Mariah Havard walked into Buckeye (Arizona) High School Tuesday morning ready for picture day.
But instead the 10th grader got the dreaded call to the office where the administration said her T-shirt wasn't appropriate.
“I wasn't able to wear the shirt anymore because somebody made a complaint,” Havard told KPNX-TV. “I was a little bit confused as to why I wouldn't be able to wear something so meaningful to me.”
It was a Black Lives Matter T-shirt.
Havard told the station her assistant principal cited the school's dress code policy, which bans clothing and accessories that can "disrupt the education process.”
So the 15-year-old called her mother.
“She was asked to change and she didn't question them — she was being respectful,” Roxanne Havard told KPNX. “She went in the bathroom and was thinking about why she had to change.”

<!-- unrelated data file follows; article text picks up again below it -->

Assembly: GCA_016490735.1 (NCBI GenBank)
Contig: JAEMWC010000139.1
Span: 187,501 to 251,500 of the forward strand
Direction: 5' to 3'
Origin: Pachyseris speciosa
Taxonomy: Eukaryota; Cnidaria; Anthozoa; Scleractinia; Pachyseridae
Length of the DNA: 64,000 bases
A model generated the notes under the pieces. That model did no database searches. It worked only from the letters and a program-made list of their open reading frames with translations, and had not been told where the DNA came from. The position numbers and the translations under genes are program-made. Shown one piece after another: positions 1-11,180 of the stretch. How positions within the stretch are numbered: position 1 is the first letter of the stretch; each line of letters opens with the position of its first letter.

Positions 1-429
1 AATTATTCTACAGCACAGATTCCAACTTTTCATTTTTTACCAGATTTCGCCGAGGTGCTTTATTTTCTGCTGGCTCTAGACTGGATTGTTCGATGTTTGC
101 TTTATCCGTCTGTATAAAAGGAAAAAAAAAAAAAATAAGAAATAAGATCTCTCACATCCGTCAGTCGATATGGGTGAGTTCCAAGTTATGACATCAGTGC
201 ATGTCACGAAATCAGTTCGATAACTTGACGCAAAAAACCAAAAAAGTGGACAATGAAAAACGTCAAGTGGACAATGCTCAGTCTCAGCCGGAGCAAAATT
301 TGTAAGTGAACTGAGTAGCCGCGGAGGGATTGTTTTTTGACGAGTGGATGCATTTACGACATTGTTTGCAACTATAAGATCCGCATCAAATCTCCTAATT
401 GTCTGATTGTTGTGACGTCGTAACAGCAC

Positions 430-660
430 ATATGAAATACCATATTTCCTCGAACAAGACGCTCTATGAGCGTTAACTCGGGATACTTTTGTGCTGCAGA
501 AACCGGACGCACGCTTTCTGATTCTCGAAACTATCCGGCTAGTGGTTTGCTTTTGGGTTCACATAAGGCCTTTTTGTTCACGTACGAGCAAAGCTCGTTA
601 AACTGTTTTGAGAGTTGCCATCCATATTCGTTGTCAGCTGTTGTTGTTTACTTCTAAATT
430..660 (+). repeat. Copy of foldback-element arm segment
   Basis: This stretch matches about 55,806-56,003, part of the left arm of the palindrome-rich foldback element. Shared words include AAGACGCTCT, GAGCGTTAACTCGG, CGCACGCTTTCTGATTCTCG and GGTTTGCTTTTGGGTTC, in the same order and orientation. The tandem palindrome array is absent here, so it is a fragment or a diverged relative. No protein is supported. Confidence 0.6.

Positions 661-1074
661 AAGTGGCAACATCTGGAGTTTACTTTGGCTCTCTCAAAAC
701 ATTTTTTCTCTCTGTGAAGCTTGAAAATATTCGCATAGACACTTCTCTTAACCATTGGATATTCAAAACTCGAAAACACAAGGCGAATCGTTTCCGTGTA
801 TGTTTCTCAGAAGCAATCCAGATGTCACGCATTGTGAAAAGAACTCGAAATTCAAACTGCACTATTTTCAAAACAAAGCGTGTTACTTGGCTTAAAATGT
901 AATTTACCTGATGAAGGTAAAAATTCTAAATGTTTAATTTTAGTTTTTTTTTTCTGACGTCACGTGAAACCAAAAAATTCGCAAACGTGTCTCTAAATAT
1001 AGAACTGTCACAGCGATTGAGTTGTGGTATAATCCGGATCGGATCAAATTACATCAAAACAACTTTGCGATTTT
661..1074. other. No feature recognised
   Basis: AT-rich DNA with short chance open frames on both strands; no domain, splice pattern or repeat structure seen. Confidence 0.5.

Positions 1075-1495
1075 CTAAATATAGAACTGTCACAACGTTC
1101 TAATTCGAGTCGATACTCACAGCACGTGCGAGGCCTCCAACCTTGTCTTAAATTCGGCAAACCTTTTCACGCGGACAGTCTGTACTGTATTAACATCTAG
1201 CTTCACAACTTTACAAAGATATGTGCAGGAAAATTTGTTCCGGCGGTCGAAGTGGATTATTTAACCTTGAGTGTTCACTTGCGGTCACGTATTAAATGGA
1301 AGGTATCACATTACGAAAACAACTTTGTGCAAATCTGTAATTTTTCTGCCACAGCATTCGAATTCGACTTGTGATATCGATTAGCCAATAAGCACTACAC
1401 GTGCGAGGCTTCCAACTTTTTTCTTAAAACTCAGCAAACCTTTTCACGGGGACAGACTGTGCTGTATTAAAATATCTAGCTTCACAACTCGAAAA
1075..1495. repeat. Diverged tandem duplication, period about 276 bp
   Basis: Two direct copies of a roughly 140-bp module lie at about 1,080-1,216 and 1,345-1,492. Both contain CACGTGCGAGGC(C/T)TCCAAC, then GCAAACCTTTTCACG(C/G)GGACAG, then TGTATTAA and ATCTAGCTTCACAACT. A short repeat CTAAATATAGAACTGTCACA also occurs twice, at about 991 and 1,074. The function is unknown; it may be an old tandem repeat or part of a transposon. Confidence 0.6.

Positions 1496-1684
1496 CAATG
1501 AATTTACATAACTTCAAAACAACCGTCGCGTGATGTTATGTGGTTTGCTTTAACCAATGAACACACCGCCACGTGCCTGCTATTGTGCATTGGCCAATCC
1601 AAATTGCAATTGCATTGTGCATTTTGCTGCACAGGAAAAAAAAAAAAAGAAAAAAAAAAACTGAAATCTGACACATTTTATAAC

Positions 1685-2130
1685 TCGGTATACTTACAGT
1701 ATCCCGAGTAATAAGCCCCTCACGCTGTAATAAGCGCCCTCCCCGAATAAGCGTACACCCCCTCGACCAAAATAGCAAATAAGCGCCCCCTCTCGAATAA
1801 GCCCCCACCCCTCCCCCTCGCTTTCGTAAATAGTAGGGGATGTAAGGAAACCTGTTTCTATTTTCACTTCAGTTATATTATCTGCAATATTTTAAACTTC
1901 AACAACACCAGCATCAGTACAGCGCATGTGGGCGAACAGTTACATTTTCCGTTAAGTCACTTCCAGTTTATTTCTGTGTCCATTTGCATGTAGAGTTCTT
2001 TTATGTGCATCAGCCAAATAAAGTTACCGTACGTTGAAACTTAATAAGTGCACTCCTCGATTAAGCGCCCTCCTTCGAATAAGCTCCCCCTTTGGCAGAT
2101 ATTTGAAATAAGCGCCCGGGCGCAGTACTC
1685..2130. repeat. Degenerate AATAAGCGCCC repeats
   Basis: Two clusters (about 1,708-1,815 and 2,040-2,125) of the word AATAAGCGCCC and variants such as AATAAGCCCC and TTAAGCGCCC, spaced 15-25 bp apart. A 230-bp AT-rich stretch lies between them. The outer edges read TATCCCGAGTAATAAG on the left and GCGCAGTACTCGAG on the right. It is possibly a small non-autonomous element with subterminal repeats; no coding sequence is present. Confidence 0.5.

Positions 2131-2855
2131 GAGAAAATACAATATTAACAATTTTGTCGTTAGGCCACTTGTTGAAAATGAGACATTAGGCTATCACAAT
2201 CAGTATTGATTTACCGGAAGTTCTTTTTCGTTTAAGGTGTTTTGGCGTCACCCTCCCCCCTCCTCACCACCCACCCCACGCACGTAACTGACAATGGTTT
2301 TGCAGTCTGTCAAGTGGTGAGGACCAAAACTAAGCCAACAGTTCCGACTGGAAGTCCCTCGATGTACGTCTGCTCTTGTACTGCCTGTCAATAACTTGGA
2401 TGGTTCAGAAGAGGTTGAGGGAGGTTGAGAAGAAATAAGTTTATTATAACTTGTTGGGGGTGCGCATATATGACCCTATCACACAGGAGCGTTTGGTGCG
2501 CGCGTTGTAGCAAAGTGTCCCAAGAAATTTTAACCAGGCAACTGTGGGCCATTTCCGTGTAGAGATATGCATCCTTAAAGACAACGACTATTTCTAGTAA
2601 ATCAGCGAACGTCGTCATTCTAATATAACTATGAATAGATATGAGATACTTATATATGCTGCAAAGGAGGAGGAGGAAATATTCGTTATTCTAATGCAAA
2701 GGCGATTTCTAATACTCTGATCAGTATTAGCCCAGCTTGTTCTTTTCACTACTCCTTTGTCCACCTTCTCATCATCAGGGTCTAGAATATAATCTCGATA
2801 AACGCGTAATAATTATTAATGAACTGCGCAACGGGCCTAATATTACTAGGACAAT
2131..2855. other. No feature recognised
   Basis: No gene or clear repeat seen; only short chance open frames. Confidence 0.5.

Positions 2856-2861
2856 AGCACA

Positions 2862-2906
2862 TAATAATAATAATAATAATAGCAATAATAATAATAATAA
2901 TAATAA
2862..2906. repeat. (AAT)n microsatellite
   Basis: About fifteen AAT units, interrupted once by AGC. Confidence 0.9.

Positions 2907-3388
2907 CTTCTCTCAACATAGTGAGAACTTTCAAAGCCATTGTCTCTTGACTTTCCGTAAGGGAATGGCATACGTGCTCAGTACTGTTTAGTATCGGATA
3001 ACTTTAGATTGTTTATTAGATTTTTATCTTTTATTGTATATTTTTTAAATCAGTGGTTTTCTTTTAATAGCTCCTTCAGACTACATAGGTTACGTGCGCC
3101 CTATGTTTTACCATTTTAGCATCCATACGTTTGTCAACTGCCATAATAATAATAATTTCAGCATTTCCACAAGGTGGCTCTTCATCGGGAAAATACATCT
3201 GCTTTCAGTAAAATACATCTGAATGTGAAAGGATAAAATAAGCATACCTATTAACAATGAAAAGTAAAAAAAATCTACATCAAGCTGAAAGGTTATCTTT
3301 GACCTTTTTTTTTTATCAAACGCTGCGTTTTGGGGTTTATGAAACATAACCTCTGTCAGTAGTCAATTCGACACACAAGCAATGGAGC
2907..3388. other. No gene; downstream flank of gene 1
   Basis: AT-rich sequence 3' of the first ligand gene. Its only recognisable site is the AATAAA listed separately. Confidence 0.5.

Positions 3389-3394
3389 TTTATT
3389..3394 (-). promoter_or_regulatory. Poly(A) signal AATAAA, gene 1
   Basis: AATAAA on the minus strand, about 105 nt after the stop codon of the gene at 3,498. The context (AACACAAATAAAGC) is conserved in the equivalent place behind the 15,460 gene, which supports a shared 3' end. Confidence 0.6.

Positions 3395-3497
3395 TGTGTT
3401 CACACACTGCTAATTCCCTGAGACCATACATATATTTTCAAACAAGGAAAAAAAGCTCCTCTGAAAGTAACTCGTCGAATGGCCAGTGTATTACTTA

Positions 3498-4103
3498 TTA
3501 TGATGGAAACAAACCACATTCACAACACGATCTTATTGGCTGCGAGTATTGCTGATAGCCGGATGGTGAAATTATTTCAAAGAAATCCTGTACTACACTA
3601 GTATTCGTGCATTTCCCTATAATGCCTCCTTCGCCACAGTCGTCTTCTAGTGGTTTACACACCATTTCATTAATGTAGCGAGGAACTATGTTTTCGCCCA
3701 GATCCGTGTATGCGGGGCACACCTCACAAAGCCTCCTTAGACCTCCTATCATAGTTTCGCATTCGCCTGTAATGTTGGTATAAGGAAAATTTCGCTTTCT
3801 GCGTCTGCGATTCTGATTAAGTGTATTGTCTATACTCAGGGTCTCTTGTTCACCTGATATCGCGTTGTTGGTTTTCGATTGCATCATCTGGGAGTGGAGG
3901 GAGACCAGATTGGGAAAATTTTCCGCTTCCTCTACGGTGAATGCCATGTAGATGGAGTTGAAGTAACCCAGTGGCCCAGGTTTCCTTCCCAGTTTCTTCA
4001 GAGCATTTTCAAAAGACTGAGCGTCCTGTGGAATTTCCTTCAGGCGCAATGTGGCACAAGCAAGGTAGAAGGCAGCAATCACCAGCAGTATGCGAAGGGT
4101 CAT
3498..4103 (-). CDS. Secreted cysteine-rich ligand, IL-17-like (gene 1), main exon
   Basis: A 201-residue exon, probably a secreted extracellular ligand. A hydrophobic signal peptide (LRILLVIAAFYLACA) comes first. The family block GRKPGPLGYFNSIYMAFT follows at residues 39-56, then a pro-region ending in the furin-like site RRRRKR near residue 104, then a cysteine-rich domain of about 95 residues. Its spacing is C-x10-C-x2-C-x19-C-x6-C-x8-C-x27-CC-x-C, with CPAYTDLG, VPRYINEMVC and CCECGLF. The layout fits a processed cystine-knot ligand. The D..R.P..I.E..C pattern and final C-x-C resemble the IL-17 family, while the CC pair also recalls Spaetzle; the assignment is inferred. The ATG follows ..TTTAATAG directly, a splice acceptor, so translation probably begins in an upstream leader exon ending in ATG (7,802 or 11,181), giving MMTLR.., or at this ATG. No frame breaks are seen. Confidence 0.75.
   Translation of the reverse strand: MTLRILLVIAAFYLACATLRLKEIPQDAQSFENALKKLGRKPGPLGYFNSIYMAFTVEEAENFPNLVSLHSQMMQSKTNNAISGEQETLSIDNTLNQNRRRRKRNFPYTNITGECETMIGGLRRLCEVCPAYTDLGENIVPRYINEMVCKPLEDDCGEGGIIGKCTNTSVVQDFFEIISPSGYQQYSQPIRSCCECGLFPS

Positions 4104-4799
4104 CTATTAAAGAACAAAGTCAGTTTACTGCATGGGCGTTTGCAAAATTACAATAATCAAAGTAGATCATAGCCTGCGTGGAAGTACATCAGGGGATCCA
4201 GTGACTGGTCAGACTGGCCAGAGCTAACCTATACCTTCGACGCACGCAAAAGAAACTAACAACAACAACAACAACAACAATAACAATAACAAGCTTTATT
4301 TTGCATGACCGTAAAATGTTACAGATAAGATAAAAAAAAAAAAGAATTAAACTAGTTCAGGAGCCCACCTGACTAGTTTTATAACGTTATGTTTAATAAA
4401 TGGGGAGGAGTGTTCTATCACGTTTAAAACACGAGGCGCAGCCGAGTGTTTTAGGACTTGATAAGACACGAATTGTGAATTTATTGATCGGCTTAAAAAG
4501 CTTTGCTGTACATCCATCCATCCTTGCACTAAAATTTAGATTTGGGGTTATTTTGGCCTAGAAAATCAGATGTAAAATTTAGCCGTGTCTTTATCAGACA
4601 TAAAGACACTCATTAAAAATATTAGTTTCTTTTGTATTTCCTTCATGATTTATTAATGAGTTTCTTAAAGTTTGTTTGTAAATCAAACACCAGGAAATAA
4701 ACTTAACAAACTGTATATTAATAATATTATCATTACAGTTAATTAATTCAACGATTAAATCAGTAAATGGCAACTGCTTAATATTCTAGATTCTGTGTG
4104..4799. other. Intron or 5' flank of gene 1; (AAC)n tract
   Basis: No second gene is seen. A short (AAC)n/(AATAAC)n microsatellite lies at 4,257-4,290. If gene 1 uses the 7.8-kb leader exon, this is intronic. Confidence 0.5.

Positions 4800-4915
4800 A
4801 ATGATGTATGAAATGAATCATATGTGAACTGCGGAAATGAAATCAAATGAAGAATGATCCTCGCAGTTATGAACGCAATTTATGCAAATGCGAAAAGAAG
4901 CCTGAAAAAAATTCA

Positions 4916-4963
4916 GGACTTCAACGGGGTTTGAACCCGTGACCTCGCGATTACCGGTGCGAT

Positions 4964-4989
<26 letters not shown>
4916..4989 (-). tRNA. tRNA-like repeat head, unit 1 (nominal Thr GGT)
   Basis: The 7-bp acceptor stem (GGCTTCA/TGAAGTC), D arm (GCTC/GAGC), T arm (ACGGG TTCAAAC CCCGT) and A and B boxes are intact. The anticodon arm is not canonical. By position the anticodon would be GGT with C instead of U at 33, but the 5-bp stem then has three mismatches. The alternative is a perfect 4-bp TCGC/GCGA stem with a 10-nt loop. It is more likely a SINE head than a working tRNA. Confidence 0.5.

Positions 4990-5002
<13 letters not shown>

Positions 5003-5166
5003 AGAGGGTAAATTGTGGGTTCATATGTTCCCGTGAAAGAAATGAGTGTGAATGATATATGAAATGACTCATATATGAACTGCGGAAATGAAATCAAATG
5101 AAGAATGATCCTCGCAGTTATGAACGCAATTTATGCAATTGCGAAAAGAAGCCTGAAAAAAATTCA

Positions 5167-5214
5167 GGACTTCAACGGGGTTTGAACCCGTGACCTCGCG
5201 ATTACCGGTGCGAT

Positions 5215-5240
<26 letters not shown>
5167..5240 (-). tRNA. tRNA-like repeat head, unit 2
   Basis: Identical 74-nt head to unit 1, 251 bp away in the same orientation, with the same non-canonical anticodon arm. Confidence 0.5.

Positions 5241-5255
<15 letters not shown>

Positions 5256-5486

On Wednesday student Genesis Santoyo wore a Black Lives Matter T-shirt to school in solidarity with Havard and got the same treatment, the station said.
“I felt like I was being punished for who I am,” Santoyo, who is also black, told KPNX.
Another sticking point is that other T-shirts apparently worn at the school without incident also could be considered offensive.
“I've seen gay pride shirts, I've seen confederate flags,” Santoyo told the station. "I've actually seen a white power shirt once.”
KPNX said Santoyo and Havard showed social media photos of students wearing Confederate flag T-shirts at school, and Santoyo added that it was only after she claimed a double standard that the school banned Confederate flag clothing.
Roxann Havard told KPNX in a follow-up story that when she took her daughter back to school Thursday, she asked, "Mom, what if we get jumped?” Later that morning Roxann Havard was talking with the principal and the district superintendent.
When asked if Mariah would ever wear a Black Lives Matter T-shirt to school again, Havard told KPNX that's a possibility until a better policy is enacted.